At least 20 people were killed when terrorist group al-Shabaab attacked the compound of a prominent Sufi cleric in central Somalia, police said Monday.
About 10 others were injured when an al-Shabaab suicide car bomber exploded his vehicle at the entrance to the compound in the town of Galkacyo on Monday morning, according to police officer Abshir Ali.
After the explosion, heavily armed fighters stormed the compound, which contains teaching rooms, residential quarters and a mosque, firing guns as they progressed.
Somali troops captured one of the attackers, while three others were killed during a shoot-out, Ali told German Press Agency (dpa) via telephone.
"We believe that five militants were involved in the attack, which started with a suicide car bombing," Ali said.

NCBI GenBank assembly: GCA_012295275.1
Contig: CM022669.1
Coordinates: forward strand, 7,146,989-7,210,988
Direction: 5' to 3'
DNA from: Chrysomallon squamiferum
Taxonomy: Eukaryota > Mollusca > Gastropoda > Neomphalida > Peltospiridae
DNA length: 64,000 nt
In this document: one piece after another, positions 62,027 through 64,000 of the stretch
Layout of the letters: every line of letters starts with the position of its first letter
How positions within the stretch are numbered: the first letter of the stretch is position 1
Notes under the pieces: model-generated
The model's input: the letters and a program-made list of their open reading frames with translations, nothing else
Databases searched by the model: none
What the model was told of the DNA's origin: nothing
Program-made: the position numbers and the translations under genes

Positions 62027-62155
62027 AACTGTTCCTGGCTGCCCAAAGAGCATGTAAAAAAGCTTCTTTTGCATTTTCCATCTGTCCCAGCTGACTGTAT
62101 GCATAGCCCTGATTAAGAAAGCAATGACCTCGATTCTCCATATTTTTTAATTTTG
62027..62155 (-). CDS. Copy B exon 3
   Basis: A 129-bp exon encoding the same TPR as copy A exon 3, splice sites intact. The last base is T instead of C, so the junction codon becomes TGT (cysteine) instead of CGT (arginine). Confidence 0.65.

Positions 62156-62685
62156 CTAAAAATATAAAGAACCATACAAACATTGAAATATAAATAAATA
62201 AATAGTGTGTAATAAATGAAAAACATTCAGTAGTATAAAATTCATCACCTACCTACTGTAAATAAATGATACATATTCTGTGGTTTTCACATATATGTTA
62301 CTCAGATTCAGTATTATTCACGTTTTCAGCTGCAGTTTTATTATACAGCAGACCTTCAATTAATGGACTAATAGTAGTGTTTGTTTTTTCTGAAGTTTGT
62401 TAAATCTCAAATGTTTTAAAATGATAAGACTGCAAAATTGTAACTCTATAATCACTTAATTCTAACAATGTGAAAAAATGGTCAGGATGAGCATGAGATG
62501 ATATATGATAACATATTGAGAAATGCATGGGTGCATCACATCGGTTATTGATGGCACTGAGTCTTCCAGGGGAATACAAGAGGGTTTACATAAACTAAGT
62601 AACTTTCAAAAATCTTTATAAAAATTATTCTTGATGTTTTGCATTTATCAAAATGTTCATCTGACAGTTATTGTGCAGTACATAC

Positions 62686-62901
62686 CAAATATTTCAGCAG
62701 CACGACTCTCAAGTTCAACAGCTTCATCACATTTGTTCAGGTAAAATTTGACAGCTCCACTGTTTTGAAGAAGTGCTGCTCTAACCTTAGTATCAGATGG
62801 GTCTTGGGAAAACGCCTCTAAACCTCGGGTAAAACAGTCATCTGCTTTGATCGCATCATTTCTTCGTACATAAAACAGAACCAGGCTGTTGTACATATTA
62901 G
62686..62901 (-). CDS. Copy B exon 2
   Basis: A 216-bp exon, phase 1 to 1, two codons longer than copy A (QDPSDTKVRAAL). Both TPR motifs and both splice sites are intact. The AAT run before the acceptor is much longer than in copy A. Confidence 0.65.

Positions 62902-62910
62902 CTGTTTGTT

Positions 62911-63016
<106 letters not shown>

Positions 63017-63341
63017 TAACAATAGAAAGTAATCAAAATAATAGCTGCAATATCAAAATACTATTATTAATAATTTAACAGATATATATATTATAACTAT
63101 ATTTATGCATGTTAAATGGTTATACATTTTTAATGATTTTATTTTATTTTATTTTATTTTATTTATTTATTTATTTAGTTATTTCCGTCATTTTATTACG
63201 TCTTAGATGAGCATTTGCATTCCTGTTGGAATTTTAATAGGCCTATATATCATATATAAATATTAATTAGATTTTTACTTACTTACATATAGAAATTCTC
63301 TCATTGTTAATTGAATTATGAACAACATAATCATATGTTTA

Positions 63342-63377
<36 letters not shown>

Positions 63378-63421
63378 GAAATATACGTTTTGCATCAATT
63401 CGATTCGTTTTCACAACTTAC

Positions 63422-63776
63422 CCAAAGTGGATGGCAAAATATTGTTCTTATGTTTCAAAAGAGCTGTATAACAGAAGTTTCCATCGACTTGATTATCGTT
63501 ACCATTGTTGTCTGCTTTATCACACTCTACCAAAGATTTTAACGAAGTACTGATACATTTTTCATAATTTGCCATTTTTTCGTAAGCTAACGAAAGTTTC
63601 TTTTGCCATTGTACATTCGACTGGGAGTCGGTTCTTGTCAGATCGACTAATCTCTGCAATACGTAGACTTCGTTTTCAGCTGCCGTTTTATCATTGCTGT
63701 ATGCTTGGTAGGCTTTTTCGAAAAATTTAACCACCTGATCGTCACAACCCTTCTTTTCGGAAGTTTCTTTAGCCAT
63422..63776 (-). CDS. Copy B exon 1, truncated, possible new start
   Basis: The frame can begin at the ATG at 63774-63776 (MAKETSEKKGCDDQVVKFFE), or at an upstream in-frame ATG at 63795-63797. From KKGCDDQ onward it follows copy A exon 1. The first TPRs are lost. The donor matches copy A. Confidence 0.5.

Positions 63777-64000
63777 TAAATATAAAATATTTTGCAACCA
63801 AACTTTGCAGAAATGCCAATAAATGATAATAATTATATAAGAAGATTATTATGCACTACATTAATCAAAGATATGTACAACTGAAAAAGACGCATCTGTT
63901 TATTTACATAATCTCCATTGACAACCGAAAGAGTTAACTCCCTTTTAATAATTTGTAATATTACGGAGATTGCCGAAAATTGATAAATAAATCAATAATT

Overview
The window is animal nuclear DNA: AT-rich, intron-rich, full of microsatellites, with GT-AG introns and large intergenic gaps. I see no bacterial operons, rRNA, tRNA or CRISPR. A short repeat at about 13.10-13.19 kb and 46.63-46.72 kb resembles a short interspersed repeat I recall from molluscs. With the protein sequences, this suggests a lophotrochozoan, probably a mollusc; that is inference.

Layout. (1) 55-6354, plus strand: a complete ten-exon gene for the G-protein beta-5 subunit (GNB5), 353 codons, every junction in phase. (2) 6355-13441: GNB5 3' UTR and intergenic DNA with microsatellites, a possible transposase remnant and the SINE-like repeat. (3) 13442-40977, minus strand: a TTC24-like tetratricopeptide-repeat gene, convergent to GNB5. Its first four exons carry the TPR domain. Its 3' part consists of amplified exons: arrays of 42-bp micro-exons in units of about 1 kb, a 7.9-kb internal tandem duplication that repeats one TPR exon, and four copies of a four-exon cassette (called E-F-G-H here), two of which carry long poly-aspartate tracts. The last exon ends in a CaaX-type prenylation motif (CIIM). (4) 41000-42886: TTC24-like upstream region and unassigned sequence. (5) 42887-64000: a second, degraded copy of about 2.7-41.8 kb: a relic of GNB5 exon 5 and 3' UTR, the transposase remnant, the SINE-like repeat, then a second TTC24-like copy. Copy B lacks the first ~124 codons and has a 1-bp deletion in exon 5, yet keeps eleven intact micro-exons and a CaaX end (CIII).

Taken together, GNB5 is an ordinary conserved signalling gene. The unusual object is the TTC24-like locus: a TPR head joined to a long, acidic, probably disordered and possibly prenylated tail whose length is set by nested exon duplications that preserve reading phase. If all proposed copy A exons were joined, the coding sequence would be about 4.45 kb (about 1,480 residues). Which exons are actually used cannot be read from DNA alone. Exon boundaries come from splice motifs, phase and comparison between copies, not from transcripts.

After taking responsibility for the attack on pro-insurgent radio station Andalus, al-Shabaab said the cleric, Shiekh Abdiweli Ali Elmi Yare, was among the victims.
Extremist group Al-Shabaab regards members of Sufism, a form of Islamic mysticism, as non-believers.
The group previously accused Abdiweli of misguiding youths with religious practices that went against Islamic teachings.
Meanwhile, in Mogadishu, at least eight people were killed Monday in a car bomb explosion near a crowded market.
Several other people were injured when a car exploded in a parking lot near the market, police officer Ali Hassan Kulmiye told dpa.
Among the dead and injured were government soldiers, according to the police officer.
Nuur Ahmed, a medical officer at the local Dal Bille hospital, said the facility was treating more than 10 people injured by the blast.
Somali security minister Mohamed Abukar Duale, meanwhile, told the state-owned Mogadishu radio station that security forces had captured the person who parked the car.
No group immediately claimed responsibility for the explosion, but it bears the hallmarks of al-Shabaab.
Al-Shabaab is affiliated with the international al-Qaeda terrorist network and launches regular attacks within the volatile East African nation.